Michael Leib

Michael Leib (January 8, 1760 – December 22, 1822) was an American physician, politician, scientist, inventor, statesman, and philosopher from Pennsylvania. He served Pennsylvania in both houses of the state legislature and represented Pennsylvania in both the U.S. House and the United States Senate. He was a member of the Democratic-Republican Party.

Michael Leib
Michael Leib.jpg
United States Senator
from Pennsylvania
In office
January 9, 1809 – February 14, 1814
Preceded bySamuel Maclay
Succeeded byJonathan Roberts
Member of the U.S. House of Representatives
from Pennsylvania's 1st district
In office
March 4, 1803 – February 14, 1806
Preceded byseat added
Succeeded byJohn Porter
Member of the U.S. House of Representatives
from Pennsylvania's 2nd district
In office
March 4, 1799 – March 3, 1803
Preceded byBlair McClenachan
Succeeded byRobert Brown
Member of the Pennsylvania House of Representatives
In office
Member of the Pennsylvania Senate from the 1st district
In office
Preceded byJohn Read
Succeeded byCondy Raguet
Personal details
Born(1760-01-08)January 8, 1760
Philadelphia, Province of Pennsylvania
DiedDecember 22, 1822(1822-12-22) (aged 62)
Philadelphia, Pennsylvania
Political partyDemocratic-Republican


Leib was born in Philadelphia, Pennsylvania to George and Dorothea Leib.[1] He studied and practiced medicine in Philadelphia, receiving commission as a surgeon in the Philadelphia Militia in 1780 and serving during the American Revolutionary War. Following the war, Leib returned to Philadelphia and continued the practice of medicine.

He was elected as a member of the Pennsylvania House of Representatives and served from 1795 to 1798. He was elected to the United States House of Representatives from Pennsylvania's 2nd congressional district and served from 1799 to 1803. He continued in the United States House of Representatives from Pennsylvania's 1st congressional district from 1803 to 1806. He resigned to return to the Pennsylvania House.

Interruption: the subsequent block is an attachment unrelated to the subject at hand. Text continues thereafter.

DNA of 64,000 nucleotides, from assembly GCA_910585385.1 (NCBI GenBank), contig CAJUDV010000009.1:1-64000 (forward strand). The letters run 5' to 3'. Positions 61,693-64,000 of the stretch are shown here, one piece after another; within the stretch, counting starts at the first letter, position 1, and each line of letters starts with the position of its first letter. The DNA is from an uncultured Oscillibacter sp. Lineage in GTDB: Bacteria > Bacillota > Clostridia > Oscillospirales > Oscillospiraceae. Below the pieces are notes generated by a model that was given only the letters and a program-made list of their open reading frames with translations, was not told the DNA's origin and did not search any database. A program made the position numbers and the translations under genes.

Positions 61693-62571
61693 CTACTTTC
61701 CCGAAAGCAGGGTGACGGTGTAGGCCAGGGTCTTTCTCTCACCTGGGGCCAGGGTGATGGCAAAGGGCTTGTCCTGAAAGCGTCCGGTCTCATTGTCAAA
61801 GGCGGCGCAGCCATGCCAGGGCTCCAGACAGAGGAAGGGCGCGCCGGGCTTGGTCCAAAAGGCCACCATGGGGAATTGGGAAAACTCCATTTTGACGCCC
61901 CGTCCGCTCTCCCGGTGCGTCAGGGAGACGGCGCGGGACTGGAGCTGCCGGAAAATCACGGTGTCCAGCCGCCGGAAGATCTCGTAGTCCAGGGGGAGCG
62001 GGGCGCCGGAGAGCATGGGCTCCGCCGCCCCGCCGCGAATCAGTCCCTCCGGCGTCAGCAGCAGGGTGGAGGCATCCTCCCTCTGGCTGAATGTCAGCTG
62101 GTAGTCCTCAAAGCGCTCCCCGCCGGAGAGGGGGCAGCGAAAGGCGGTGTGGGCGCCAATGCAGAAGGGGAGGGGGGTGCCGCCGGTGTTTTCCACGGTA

In 1807, he was elected Brigadier-General of the Second Brigade of the Philadelphia Militia.[2]

Leib was elected as a Democratic-Republican to the United States Senate by the state legislature in December 1808. Leib was elected to the term beginning on March 4, 1809, but assumed office on January 9, 1809, following the resignation of Samuel Maclay.

In 1809, he was a member of the committee that formed the "Whig Society of Pennsylvania".[2]

He served as a U.S. Senator until February 14, 1814, when he resigned to become postmaster of Philadelphia.[3] He later returned to the Pennsylvania House for a third time, from 1817 until 1818 and served as a Pennsylvania State Senator for the 1st district from 1818 until 1821. He became prothonotary of the United States district court in Philadelphia in November 1822 and served in that role until his death in December 1822.[4][5][6]

He was interred at St. John's Lutheran Churchyard in Philadelphia. In 1924, he was reinterred to the Laurel Hill Cemetery in Philadelphia when the church and burial ground were demolished during the construction of the Benjamin Franklin Bridge.

He was greatly influenced and mentored by Benjamin Franklin.

External linksEdit

  • United States Congress. "Michael Leib (id: L000229)". Biographical Directory of the United States Congress.


  1. ^ The Biographical Encyclopaedia of Pennsylvania. Philadelphia: Galaxy Publishing Company. 1874. p. 405. Retrieved January 21, 2019. michael leib pennsylvania.
  2. ^ a b Harrison, William Welsh (1910). Harrison, Waples and Allied Families. Philadelphia: Edward Stern & Co, Inc. p. 56. Retrieved January 21, 2019.
  3. ^ Watson, John Fanning (1885). Annals of Philadelphia, and Pennsylvania, in the Olden Time. Philadelphia: Edwin S. Stuart. p. 476. Retrieved January 21, 2019.
  4. ^ "Michael Leib". www.legis.state.pa.us. Retrieved January 20, 2019.
  5. ^ Biographical Directory of the American Congress. 1774-1927
  6. ^ Journal of the House of Representatives of the United States
Pennsylvania State Senate
Preceded by
John Read
Member of the Pennsylvania Senate, 1st district
Succeeded by
U.S. House of Representatives
Preceded by Member of the U.S. House of Representatives
from Pennsylvania's 2nd congressional district

March 4, 1799 – March 3, 1803
Succeeded by
Preceded by Member of the U.S. House of Representatives
from Pennsylvania's 1st congressional district

March 4, 1803 – February 14, 1806
Served alongside: Joseph Clay, Jacob Richards
Succeeded by
U.S. Senate
Preceded by U.S. senator (Class 1) from Pennsylvania
January 9, 1809 – February 14, 1814
Served alongside: Andrew Gregg, Abner Lacock
Succeeded by

  This article incorporates public domain material from the Biographical Directory of the United States Congress website http://bioguide.congress.gov.